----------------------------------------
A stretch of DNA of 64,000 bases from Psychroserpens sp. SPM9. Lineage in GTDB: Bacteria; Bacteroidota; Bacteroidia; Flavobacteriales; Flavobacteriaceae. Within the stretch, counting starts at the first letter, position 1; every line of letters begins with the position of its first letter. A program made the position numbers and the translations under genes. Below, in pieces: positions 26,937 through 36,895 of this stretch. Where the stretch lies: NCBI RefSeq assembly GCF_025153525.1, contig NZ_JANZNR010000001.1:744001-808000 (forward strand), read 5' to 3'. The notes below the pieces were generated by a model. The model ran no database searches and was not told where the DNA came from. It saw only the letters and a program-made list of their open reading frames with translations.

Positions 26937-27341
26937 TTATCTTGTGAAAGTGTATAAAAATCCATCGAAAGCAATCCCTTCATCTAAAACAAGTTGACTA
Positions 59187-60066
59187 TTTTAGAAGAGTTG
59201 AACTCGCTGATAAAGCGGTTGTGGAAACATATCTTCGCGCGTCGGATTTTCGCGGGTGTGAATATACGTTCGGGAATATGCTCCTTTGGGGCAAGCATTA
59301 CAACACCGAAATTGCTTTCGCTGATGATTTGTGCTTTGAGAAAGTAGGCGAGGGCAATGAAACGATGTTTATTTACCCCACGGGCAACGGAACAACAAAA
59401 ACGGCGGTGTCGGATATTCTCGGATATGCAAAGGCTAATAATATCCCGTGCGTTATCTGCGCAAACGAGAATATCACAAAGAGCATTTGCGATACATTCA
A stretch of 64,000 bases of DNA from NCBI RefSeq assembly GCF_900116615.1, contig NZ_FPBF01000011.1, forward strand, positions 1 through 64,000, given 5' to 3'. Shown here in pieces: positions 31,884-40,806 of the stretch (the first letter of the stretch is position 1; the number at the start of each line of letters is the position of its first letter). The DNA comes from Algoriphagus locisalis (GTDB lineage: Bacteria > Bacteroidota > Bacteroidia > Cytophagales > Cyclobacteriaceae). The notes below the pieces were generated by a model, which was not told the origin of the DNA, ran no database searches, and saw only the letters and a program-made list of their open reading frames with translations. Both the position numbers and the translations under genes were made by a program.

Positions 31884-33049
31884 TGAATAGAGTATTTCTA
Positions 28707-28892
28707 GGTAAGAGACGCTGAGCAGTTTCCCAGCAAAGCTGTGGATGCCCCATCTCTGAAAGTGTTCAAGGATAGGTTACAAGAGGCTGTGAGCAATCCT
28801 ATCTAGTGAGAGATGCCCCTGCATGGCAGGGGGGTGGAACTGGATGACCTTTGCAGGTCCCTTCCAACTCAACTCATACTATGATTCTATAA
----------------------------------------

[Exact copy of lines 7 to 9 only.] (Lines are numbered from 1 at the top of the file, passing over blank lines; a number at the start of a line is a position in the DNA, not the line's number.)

59301 CAACACCGAAATTGCTTTCGCTGATGATTTGTGCTTTGAGAAAGTAGGCGAGGGCAATGAAACGATGTTTATTTACCCCACGGGCAACGGAACAACAAAA
59401 ACGGCGGTGTCGGATATTCTCGGATATGCAAAGGCTAATAATATCCCGTGCGTTATCTGCGCAAACGAGAATATCACAAAGAGCATTTGCGATACATTCA
A stretch of 64,000 bases of DNA from NCBI RefSeq assembly GCF_900116615.1, contig NZ_FPBF01000011.1, forward strand, positions 1 through 64,000, given 5' to 3'. Shown here in pieces: positions 31,884-40,806 of the stretch (the first letter of the stretch is position 1; the number at the start of each line of letters is the position of its first letter). The DNA comes from Algoriphagus locisalis (GTDB lineage: Bacteria > Bacteroidota > Bacteroidia > Cytophagales > Cyclobacteriaceae). The notes below the pieces were generated by a model, which was not told the origin of the DNA, ran no database searches, and saw only the letters and a program-made list of their open reading frames with translations. Both the position numbers and the translations under genes were made by a program.